In its story, `Erin Brockovich' breaks little new ground. Essentially, it joins the ranks of earlier films such as `Silkwood,' `The Insider,' `A Civil Action,' `The Rainmaker,' among others, each of which tells the tale of a common `David' (be it in the form of a whistleblowing employee or compassionate, righteous lawyer) who, against all odds, mounts a seemingly quixotic crusade against a corporate Goliath. All the above five films expose the shoddy and often malevolent business practices of companies that have resulted in major health care crises for both their own employees as well as the residents who live near the companies' facilities. In the case of `Erin Brockovich,' the villain is the PG&E electrical plant located in the desert community of Hinckley, near Barstow, California. It seems that the residents of this small town have been experiencing a mind-bogglingly high number of serious illnesses and miscarriages that PG&E has assured them are not in any way related to the activities at their site. The company has even brought in medical professionals and toxicologists to assuage the residents' growing fears. Almost by chance, Erin Brockovich stumbles onto this information and takes up the challenge of fighting for the rights of these victims and exposing PG&E's gross malfeasance in the process.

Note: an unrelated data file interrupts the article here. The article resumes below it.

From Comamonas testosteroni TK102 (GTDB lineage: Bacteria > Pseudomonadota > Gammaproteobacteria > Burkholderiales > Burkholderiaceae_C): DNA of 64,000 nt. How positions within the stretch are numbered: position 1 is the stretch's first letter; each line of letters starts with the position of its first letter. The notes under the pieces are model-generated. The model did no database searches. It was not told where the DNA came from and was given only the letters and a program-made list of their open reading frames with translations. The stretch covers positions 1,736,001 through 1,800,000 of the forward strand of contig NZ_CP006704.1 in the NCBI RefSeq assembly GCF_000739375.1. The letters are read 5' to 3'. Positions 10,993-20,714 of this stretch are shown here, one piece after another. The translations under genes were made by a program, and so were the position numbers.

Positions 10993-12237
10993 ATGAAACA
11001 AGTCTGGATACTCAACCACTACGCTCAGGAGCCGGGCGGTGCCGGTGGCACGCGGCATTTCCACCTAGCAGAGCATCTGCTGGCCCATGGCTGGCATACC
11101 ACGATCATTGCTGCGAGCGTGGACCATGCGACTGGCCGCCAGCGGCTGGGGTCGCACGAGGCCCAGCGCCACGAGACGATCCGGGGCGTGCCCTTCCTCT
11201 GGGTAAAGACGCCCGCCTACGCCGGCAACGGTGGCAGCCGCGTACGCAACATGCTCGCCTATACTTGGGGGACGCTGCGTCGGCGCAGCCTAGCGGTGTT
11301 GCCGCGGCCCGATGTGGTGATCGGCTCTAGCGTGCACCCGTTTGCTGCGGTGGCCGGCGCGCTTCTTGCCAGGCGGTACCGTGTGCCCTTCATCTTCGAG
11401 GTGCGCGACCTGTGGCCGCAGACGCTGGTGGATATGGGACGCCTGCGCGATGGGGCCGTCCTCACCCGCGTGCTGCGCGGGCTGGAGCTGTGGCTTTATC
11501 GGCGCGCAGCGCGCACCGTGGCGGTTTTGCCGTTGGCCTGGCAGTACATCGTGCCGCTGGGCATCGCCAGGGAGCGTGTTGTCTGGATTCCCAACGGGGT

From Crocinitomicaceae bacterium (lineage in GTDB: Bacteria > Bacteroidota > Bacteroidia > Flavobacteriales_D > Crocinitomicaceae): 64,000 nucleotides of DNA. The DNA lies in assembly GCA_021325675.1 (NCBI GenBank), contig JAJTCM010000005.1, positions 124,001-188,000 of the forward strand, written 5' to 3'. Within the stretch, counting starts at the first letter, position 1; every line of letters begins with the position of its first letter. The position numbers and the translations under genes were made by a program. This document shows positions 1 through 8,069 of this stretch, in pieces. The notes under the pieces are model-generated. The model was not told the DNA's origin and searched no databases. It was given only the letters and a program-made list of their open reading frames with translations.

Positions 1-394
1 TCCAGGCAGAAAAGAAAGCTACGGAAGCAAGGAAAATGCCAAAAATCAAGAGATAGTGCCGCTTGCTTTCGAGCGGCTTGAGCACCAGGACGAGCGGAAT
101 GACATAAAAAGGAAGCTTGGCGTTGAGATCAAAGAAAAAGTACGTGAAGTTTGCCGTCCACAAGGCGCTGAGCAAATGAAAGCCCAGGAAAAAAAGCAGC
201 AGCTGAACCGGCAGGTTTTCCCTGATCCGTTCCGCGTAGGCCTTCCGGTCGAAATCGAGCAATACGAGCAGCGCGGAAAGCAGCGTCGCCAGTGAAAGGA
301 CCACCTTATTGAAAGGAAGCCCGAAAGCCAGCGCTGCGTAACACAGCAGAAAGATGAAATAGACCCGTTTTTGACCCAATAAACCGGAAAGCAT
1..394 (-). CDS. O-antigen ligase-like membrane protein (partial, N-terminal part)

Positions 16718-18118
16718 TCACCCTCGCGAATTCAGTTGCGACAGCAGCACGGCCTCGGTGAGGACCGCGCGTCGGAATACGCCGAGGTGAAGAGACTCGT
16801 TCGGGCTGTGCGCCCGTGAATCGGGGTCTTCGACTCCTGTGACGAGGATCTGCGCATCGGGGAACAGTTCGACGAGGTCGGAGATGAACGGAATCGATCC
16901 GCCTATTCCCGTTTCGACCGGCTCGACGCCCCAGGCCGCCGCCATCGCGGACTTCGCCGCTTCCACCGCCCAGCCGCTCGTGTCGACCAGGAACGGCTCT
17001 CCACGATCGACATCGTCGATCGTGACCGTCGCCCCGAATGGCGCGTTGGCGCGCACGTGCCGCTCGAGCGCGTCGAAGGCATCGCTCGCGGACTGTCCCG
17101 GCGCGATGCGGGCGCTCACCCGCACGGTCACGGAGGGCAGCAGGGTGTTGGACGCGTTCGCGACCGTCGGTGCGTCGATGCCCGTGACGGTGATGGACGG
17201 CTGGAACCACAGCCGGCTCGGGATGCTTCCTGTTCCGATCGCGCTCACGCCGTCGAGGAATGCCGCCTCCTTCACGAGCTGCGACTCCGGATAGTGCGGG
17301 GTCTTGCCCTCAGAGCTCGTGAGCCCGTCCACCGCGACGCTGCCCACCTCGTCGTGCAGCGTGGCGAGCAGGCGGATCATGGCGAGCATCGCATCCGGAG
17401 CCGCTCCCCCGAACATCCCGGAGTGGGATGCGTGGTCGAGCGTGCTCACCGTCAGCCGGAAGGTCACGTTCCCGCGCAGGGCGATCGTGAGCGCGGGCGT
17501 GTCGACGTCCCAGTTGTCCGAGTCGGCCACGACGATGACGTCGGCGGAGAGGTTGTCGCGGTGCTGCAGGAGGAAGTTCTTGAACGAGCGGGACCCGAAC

Looking at its bare-boned plotting, one must concede that there really isn't much that is new here. However, thanks to a pair of utterly smashing performances by Julia Roberts and Albert Finney and a beautifully well-rounded portrait of a real-life heroine, this Steven Soderbergh film emerges as a true crowd-pleasing triumph. This may, in fact, be not only Roberts' best performance, but her finest role as well. Erin is not a conventional do-gooder heroine. First of all, she is often abrasive and off-putting in her demeanor. Dressed more like a fashion devotee of Roberts' `Pretty Woman' call girl character than a serious legal executive, Erin often launches into unrestrained, obscenity-laced tirades at her boss, her loving boyfriend, even the corporate lawyer bigwigs sent to help her when the case she is making comes close to completion. Yet, it is just this no-nonsense directness that earns her the confidence of the people she is trying so desperately to help. A twice-divorced mother of three, she is as passionate in the defense of her own children as she is in the defense of her case. Yet, she is a woman made up of any number of internal contradictions. Much as she loves her children, she has made a shambles of her life in recent years. Rootless and lacking the skills necessary to procure a well-paying job, she practically has to beg to get hired in the office of a lawyer who has failed to win her a settlement in a traffic accident case. Staunchly individualistic, she refuses to tone down her rhetoric or her temper or to adopt the more `professional' attire of the business world even if it might mean that she would be taken more seriously by those around her. She assumes that no man would be willing to consider having a serious relationship with her because of her children and marital track record, yet, when a man enters her life doing just that, her insecurities and her intense commitment to the cause for which she is fighting begin to drive him away and her children as well. Most fascinatingly, perhaps, we are led to wonder whether it is really the suffering people who motivate her obsessive commitment or rather, as she herself admits, the personal recognition she receives now when she walks into a room and people clamor desperately to know what she thinks on an issue. All credit to Susannah Grant for writing a character so full of believable paradoxes. Obnoxious as Erin is at times, her innate vitality, wisdom and warm-hearted compassion consistently shine forth. Grant, by making her such a three-dimensional figure, mitigates much of the incredibility that lies at the root of this story, true though it may be.